Saturday, April 21, 2012

Einer Elhauge Responds to His Critics on The Founding Fathers and Individual Mandates

Earlier this week we posted on Einer Elhauge's New Republic article showing that the so-called "founding fathers" favored a type of "individual mandate."  The post drew some good conversation on our Facebook page.

Elhauge's piece received a healthy dose of criticism, including a post from constitutional scholar Philip Hamburger.  Elhauge responds to that criticism here.  A taste:

Even if you do believe that these early mandates were justified under clauses other than the Commerce Clause, they demonstrate that the framers clearly thought purchase mandates were a “proper” means of executing constitutional powers. That’s enough to show that the framers would hardly have been horrified at the notion of mandating purchases—and enough to validate the Obamacare mandate under the Necessary and Proper Clause.

As I have argued elsewhere, and will be arguing in a forthcoming book on historical thinking, attempts to apply the beliefs of the founding fathers to contemporary political debates is wrought with difficulty.  Nevertheless, it does seem clear that the founders did "mandate" certain forms of insurance and health care.  I will let the constitutional scholars and lawyers decide what that means for Obamacare.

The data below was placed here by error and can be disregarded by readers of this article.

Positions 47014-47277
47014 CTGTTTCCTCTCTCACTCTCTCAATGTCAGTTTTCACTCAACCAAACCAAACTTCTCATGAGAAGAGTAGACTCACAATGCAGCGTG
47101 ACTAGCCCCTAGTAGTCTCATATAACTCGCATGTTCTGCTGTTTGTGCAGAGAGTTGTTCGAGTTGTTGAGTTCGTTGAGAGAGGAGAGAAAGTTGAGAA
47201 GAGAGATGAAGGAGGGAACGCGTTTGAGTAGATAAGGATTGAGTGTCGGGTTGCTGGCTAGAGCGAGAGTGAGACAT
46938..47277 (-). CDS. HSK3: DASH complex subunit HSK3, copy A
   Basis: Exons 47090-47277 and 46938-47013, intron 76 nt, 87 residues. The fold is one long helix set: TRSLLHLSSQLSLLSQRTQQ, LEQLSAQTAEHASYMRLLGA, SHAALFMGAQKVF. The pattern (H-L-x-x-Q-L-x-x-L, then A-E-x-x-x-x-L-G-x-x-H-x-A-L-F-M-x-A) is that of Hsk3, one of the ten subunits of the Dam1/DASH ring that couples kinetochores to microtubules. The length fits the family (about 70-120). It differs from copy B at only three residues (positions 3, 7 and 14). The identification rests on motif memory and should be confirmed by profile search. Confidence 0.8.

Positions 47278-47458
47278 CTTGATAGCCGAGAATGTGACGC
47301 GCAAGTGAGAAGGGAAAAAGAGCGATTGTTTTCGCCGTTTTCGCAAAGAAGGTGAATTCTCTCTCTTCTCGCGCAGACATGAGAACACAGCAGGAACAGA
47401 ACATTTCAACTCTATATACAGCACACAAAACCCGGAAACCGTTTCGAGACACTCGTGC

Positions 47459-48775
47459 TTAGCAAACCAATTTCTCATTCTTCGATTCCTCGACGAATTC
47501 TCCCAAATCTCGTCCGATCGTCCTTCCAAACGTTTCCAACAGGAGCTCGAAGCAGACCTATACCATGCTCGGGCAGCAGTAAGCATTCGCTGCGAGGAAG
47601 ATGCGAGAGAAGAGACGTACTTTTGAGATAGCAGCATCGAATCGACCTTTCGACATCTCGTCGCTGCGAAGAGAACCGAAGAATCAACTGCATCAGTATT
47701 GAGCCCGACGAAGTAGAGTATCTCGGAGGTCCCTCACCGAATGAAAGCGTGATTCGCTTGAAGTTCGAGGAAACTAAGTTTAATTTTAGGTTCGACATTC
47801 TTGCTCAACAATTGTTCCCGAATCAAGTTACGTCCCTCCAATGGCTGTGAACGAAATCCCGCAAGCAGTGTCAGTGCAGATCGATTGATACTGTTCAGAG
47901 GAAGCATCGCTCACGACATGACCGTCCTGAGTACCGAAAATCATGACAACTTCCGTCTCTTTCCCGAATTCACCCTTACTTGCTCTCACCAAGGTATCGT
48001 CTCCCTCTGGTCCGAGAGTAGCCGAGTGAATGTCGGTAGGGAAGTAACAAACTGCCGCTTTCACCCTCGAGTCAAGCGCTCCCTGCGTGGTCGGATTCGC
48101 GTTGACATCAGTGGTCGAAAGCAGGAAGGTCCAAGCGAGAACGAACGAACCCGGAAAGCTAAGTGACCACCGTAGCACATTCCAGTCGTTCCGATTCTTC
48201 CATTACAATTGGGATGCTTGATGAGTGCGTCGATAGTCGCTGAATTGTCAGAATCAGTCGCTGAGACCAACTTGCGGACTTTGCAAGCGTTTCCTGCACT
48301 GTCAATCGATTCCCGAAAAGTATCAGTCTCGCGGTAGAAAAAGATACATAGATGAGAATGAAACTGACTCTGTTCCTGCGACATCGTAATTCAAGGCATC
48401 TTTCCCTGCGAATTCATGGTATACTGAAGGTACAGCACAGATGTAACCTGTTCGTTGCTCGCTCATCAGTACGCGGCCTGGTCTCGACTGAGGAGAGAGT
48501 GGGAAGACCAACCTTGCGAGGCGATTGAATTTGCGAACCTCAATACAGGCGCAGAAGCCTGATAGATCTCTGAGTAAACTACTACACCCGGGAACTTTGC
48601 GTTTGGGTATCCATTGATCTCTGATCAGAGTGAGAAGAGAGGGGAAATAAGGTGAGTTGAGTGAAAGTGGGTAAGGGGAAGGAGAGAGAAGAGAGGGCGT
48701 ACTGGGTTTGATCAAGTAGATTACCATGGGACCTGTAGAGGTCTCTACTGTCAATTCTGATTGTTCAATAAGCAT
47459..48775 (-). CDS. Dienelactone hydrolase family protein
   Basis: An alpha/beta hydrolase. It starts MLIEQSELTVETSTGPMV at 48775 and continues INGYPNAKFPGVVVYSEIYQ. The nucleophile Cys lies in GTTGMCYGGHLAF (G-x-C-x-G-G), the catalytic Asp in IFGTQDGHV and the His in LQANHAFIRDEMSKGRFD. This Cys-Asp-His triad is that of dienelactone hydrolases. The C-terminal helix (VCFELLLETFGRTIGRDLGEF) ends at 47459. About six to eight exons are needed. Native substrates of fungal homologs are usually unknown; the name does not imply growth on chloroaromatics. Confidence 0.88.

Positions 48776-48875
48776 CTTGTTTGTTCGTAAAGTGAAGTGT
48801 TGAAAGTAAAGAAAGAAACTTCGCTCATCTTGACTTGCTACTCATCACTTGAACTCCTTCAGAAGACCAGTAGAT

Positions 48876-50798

2 comments:

Tom Van Dyke said...

If there's one area where trying to get into the heads of the Founders is proper [necessary!], it's constitutional law.

Randy Barnett replies to Elhauge's reply on behalf of himself and Philip Hamburger.
"Given their focus on the militia and the merchant marine, Einer’s historical examples — such as they are — only serve to highlight the fact that, as Justice Kennedy observed during oral argument, allowing Congress this new and unprecedented Commerce Clause power would be to fundamentally change the relationship of the citizen to the federal government."

http://volokh.com/2012/04/22/einer-replies-to-philip-and-me/

ZinnSlayer said...

You can justify anything under "necessary and proper." I fail to see how this response by Elhauge answers the charge that the congressional examples do not apply to Obamacare.